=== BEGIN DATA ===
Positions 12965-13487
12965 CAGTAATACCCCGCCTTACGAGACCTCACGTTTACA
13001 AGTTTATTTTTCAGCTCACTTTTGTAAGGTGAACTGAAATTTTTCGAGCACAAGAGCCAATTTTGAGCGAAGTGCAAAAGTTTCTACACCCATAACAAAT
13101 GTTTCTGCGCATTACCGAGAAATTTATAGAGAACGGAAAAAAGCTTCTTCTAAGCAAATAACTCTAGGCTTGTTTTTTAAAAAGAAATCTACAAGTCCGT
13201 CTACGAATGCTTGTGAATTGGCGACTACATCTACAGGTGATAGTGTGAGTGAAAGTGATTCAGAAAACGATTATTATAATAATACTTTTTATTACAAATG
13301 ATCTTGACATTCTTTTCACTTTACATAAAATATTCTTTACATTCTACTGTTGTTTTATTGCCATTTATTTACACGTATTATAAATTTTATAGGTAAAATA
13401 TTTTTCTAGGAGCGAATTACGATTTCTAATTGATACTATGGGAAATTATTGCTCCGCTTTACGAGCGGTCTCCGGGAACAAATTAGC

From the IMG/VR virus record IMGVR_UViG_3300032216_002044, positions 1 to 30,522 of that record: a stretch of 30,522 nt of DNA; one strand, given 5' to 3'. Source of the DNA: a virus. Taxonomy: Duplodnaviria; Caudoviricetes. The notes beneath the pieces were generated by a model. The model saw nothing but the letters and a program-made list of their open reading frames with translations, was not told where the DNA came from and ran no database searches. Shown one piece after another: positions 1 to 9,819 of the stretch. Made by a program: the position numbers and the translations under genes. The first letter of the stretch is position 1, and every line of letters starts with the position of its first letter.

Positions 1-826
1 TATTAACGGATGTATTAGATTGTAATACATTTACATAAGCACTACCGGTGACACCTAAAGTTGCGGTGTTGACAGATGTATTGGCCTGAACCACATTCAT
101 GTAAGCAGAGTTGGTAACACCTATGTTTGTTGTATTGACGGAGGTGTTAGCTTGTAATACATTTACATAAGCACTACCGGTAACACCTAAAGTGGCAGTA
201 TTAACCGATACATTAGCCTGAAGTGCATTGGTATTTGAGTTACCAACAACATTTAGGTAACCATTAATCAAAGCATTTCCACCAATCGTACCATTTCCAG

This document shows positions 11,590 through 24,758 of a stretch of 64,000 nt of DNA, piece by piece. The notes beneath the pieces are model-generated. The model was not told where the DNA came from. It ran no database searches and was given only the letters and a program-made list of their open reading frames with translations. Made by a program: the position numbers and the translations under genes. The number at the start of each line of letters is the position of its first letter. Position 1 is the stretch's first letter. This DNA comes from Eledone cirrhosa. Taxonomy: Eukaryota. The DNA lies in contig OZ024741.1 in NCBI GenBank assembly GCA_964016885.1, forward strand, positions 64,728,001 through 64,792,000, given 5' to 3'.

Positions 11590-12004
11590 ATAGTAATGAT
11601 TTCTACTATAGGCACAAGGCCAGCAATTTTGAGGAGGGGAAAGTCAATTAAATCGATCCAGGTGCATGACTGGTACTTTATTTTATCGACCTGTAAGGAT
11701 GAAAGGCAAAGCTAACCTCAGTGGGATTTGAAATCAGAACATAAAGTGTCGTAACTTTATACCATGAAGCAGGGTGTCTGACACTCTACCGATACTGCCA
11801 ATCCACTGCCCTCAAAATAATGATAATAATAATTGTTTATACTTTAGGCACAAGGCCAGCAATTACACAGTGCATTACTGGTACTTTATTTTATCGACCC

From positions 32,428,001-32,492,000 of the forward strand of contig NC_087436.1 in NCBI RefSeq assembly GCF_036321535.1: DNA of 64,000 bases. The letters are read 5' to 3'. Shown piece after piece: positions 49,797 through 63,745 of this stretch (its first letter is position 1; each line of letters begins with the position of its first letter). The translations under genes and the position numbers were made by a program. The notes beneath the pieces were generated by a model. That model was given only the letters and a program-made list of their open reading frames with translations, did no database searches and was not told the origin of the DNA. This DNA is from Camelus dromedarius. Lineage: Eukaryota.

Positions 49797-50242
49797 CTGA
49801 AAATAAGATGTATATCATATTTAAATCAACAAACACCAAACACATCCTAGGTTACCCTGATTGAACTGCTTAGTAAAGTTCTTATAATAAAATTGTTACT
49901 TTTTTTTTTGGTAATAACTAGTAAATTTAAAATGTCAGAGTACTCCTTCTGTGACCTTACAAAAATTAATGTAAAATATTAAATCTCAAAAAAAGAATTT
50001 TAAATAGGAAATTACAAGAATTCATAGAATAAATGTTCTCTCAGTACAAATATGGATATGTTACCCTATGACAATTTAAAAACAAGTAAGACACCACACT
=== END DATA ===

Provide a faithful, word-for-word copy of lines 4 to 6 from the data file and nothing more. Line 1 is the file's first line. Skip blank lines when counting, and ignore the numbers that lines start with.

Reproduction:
13101 GTTTCTGCGCATTACCGAGAAATTTATAGAGAACGGAAAAAAGCTTCTTCTAAGCAAATAACTCTAGGCTTGTTTTTTAAAAAGAAATCTACAAGTCCGT
13201 CTACGAATGCTTGTGAATTGGCGACTACATCTACAGGTGATAGTGTGAGTGAAAGTGATTCAGAAAACGATTATTATAATAATACTTTTTATTACAAATG
13301 ATCTTGACATTCTTTTCACTTTACATAAAATATTCTTTACATTCTACTGTTGTTTTATTGCCATTTATTTACACGTATTATAAATTTTATAGGTAAAATA